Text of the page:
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Making sense of video games: An ethnographic case study on the meaning-making practices of Asian adolescents

, Teachers College, Columbia University, United States

Teachers College, Columbia University . Awarded


Despite the growing number of studies on video games, there are still gaps in video game research, especially when it comes to describing the situated (in situ) actions of gameplay. The study explores the locally-produced meaning-making practices of video game players, and analyzes gameplay as it occurs, not as a post hoc, reconstructed event, but as a situated event that unfolds in time. The participants of this study are Asian adolescents in New York City who play video games after school. The study is guided by ethnomethodology, an approach that has been applied to studies involving human-machine interactions, and has been increasingly important in helping us understand how people make sense of environments that involve different interfaces and equipment.

The first finding describes an instructional episode that unfolds between a novice and three expert players. The finding suggests that, when actors have different competencies, they might encounter misunderstanding between the differing interpretations of the event. It also shows that players can continue to make sense within the context of their interaction even when their interpretations of the game diverge from the game designers' intentions. This is because actors use constitutive rules to render their activity into an event that can be mutually understood by other competent actors. The finding suggests that situated learning in video games implies more than simply providing instructions in context; it is also understanding how learners interpret the game and when they need extra support to navigate the complex game environments and controllers.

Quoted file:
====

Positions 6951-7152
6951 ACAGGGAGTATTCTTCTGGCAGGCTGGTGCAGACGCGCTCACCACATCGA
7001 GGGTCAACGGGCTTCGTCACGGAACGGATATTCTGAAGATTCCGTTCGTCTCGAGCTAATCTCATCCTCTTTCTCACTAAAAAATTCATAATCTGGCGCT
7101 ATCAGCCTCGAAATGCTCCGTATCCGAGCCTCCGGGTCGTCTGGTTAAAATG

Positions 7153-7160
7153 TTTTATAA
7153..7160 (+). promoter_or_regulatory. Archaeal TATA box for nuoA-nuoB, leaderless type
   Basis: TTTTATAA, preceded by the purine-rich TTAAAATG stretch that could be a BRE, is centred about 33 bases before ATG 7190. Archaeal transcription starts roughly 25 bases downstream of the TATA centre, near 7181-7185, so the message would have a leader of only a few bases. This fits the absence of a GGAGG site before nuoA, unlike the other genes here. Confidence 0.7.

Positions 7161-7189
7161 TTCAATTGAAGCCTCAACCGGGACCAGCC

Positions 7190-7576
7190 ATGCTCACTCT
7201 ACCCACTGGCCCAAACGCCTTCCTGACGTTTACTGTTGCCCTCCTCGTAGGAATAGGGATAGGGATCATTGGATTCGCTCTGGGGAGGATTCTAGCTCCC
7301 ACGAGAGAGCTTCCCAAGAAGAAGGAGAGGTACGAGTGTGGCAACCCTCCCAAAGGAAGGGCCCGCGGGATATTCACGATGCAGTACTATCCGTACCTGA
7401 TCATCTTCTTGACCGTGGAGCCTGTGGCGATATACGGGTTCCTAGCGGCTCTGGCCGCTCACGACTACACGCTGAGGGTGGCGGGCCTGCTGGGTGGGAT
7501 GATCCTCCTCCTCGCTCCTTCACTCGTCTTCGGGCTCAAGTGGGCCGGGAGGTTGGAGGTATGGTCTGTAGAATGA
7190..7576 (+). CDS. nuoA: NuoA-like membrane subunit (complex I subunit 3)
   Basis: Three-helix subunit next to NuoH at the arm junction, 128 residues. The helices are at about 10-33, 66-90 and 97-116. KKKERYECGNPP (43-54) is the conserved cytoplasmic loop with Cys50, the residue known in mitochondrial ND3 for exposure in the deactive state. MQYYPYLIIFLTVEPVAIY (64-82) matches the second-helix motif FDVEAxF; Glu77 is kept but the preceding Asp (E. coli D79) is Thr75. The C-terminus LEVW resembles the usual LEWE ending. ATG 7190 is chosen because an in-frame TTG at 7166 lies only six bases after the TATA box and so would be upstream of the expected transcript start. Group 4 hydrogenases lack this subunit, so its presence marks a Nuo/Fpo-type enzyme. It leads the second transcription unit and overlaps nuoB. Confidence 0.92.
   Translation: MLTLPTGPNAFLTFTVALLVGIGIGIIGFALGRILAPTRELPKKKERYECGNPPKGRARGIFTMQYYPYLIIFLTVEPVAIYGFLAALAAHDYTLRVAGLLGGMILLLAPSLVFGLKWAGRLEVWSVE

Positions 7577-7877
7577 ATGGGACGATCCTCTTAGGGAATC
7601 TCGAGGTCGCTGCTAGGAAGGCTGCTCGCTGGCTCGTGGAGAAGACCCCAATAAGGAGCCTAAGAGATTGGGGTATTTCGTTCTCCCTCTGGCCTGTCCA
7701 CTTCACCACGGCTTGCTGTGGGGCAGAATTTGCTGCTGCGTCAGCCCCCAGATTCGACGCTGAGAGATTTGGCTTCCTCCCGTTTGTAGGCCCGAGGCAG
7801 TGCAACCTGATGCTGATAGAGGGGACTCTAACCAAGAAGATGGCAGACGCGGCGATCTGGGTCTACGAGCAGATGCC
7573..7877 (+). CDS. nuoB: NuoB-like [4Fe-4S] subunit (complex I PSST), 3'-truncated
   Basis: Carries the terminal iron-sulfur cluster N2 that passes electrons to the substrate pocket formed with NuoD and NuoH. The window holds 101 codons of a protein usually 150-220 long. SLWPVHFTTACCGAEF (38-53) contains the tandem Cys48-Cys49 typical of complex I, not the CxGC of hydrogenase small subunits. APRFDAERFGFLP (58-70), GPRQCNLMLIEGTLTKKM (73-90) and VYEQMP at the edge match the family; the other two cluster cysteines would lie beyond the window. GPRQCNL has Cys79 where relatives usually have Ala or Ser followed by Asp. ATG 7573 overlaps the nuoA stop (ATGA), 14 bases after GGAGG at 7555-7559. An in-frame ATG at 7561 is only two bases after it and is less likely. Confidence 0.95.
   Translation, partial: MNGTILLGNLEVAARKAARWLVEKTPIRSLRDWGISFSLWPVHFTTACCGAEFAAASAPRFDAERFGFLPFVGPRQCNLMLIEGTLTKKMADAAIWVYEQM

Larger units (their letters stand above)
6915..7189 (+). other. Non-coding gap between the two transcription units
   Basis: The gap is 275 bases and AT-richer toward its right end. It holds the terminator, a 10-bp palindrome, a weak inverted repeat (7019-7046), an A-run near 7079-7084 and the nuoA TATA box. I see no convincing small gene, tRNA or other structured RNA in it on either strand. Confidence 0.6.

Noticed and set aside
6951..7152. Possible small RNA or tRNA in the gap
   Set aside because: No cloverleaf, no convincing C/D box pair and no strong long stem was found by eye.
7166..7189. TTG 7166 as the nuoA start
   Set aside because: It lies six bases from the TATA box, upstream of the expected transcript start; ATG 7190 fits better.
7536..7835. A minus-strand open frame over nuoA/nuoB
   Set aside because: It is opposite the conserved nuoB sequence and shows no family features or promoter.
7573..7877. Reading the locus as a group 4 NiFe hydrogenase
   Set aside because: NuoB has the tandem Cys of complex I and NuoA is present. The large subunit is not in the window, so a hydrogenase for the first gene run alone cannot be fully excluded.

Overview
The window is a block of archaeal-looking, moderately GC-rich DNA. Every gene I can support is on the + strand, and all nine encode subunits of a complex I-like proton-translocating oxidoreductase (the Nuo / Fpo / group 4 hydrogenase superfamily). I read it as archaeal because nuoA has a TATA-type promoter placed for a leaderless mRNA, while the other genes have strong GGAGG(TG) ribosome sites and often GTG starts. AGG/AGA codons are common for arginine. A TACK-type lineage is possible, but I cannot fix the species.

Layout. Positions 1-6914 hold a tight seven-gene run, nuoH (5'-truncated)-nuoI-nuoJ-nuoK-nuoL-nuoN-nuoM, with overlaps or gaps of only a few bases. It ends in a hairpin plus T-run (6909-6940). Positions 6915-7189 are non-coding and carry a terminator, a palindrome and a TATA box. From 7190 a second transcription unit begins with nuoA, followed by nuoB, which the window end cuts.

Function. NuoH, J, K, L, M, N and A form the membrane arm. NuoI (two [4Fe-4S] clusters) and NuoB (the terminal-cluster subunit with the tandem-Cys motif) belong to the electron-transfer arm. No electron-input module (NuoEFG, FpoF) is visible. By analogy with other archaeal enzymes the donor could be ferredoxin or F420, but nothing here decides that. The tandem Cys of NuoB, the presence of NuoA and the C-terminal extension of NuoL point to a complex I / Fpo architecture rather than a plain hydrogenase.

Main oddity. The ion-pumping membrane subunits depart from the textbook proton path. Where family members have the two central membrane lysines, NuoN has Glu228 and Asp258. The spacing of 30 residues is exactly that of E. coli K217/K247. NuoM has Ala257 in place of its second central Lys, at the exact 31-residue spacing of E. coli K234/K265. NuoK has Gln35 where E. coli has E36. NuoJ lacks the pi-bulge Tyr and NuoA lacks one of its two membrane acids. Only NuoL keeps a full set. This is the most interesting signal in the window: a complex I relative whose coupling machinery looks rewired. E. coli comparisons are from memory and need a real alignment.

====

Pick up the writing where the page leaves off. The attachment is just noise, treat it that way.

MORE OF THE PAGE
The second finding demonstrates how players' actions are shaped by their social relationships and are continually refined and clarified by the ongoing deliberation with other players. Players decide, usually during play, what counts as "fair" and "unfair." These definitions are not stable, but are fluid and undergo continual adjustment, often depending on how the players organize their activity.

Finally, the study posits "regular play" as the most fundamental form of play that requires no additional rules and restrictions. This form becomes the basis on which other forms of play, such as training, instructing, and dueling, are built.


Hung, C.Y. Making sense of video games: An ethnographic case study on the meaning-making practices of Asian adolescents. Ph.D. thesis, Teachers College, Columbia University. Retrieved November 13, 2019 from .

This record was imported from ProQuest on October 23, 2013. [Original Record]

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